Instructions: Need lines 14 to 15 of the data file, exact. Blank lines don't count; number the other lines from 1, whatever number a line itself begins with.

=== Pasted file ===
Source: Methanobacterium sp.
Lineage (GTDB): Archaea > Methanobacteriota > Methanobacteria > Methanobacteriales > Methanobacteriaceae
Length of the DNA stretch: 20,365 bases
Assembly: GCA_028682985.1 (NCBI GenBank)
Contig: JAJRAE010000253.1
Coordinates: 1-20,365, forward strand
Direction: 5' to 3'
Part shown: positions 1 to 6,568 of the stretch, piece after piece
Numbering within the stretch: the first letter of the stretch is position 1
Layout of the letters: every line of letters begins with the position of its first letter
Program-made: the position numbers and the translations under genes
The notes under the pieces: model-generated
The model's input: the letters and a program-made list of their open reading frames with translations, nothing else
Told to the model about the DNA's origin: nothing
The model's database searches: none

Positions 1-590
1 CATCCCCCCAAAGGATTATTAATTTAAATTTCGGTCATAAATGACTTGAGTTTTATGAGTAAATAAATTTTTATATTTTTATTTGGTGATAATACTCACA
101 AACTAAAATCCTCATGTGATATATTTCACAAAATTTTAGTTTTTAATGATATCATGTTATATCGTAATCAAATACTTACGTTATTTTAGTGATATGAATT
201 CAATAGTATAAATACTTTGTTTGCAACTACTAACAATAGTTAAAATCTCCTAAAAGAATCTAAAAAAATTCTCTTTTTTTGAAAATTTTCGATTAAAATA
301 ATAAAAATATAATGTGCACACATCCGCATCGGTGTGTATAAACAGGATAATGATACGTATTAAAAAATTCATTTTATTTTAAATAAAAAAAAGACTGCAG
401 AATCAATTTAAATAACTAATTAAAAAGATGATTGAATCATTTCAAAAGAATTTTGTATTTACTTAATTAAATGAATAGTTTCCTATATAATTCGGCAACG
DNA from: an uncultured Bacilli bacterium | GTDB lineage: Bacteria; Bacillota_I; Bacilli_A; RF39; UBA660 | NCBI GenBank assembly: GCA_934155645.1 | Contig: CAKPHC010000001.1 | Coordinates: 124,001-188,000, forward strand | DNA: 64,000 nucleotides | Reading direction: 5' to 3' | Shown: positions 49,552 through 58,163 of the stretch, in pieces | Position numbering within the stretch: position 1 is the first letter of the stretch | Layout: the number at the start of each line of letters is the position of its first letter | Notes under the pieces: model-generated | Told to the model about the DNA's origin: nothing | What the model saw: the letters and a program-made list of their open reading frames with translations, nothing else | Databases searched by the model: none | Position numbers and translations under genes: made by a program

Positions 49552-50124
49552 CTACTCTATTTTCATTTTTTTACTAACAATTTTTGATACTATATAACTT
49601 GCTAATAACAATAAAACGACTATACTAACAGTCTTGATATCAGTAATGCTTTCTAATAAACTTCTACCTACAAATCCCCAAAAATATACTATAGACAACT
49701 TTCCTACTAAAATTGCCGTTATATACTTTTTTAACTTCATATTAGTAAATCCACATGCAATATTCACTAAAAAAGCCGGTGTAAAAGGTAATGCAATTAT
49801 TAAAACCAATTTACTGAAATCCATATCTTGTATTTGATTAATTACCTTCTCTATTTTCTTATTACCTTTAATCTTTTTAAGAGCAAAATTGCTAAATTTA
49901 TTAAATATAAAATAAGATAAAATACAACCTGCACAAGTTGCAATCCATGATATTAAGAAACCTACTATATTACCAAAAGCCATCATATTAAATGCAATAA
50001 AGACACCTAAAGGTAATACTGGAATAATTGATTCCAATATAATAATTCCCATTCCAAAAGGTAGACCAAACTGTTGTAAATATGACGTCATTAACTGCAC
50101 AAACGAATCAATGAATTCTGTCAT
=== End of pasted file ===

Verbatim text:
Told to the model about the DNA's origin: nothing
The model's database searches: none